Narrative levels in a story

By Timothy Daly

To help you see the richness that a story can offer, I summarise below an analysis by J.L.Styan, from his book, “The Dramatic Experience”. Styan lists six levels to narrative, and uses the example of King Lear, to illustrate.

The level of plot and narrative. At its “simplest”, King Lear is a story of a domestic quarrel which has implications for the family and state. The interest for the audience is, “What will happen?”

The level of the pschyological. The interest here is our speculation as to basic personality, motive (“Why did s/he behave like that”). We watch as several characters, not least Lear, grow in their understanding of themselves through the course of the play.

The level of morality. This level recognises that good and bad exist as realities, even though the sophistication of the play doesn’t reduce characters to simple ‘goodies’ and ‘baddies’. For the audience, the play becomes an allegory about confronting such realities.

The level of the philosophical. For Styan, this level of the play is a debate on God and the problem of suffering. Watching the play, we are constantly being stimulated by Shakespeare as he studs each incident with meanings much bigger than could be contained by mere plot.

The level of the poetic. Styan considers this level to be a dirge or lament on humankind’s ambiguous position, somewhere between angel and animal, which is communicated by the play’s powerful images, linguistic rhythms and musicality.

The level of the ‘dramatic pattern’, where the audience responds on the aesthetic level to the play’s coherent tying of meaning to a tight dramatic structure.

To Styan’s list, I would add the following:

The level of the sensual. Humans live as sensual beings, however dulled they may sometimes be. In Lear, the role of the senses is strong. There is much for the ear, the eye and every other sense to relish, not to mention the visceral revulsion in Gloucester’s eyes being gouged out.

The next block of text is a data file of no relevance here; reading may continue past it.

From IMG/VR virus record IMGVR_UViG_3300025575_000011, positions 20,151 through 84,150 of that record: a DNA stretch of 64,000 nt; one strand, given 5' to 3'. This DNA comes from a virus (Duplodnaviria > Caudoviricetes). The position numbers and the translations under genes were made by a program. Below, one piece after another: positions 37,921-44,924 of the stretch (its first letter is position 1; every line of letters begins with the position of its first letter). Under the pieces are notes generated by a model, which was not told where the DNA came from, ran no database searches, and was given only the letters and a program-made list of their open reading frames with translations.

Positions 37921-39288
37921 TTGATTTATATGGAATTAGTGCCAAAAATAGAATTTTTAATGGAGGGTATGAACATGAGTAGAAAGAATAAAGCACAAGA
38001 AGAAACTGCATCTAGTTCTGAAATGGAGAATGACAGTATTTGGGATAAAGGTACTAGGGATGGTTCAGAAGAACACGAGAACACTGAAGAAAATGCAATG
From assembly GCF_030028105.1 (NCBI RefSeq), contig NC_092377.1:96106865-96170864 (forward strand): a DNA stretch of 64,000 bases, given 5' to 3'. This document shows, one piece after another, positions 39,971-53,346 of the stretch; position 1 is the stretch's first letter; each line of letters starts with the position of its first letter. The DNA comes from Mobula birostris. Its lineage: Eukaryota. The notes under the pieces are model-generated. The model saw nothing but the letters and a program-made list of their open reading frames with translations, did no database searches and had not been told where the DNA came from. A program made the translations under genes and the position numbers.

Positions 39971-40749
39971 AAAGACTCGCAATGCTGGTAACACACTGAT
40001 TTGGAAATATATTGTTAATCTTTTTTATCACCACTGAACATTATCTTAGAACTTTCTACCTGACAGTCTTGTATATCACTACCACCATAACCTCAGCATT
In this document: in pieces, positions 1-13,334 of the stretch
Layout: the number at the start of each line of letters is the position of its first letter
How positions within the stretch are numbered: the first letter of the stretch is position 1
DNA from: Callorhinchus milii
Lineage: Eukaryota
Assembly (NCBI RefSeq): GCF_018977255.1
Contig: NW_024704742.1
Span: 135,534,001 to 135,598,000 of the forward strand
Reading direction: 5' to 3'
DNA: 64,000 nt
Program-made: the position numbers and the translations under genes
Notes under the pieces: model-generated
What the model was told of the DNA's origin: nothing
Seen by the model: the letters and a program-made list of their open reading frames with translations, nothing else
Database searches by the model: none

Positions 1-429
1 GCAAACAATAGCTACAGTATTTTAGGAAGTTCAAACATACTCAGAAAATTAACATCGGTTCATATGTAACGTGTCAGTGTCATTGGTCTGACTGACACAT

The level of the social and political. A play is often a statement about the intentioned organisation of society, whether political or not. In KingLear, the role and power of politics and the dominant group is obvious.

The level of the physical. A play will often deal with the impact of living on our physical selves. Comedy is frequently a celebration of the collision of bodies and matter. People fall over, don’t fit into doors. Their lives, energies and imaginations are constantly at war with the material world, and it shows on their damaged bodies.

The level of the metaphysical. A play is ultimately about “what implications this story has for our own inner lives.” Styan partly deals with this in his poetic and philosophical levels, but there is a point at which a description of this function as “philosophy” is not adequate. This is the level at which a play becomes a mandala, some indefineable thing beyond words, but which allows us to brood on multiple meanings and implications for us, as human beings. The chief beneficiary of this level is not our consciousness but our other “selves”– our intuition, our instinct, our dreaming self.

Having discussed these various levels of a rich play, how do we go about ensuring that our own plays have these levels? The first step is to know that the levels exist. The second is for us as writers to apply these levels to each major character (and each major relationship), asking very specific questions of that character. The effect of these questions is to ‘mesh’ levels together (as indicated in the following brackets). Here are several questions you could apply to almost any major character:

– What physical live does he lead? (This question explores the relation between the social and the physical)
– What is the effect on his body of the life he leads? (The relation between the moral and the physical selves of a character.)
– What does he dream of at nights? (The social/conscious meeting the intuitive/unconscious.)
– What does he do for a living—and to what extent is this a sign of his success/failure in the economic and social world? (This question explores the idea of ‘the job as symbol of the character’s social position’, involving consideration of a range of levels—economic, monetary/financial, social etc.)
– What is his Achilles heel? (Is he, emotionally-speaking, a child? Does he lack compassion? (This weakness or ‘lack’ would have clear consequences in the character’s public or private life.)
– How does he see human life? As a game? A mad farce? A pointless routine? A joyful romp without consequences? (Whatever way that this character sees life would have clear implications for how he treats himself and all those around him.)

Many more questions could be asked of the major characters in your play. Chapter 16 provides you with the opportunity to ask, literally, hundreds of such questions.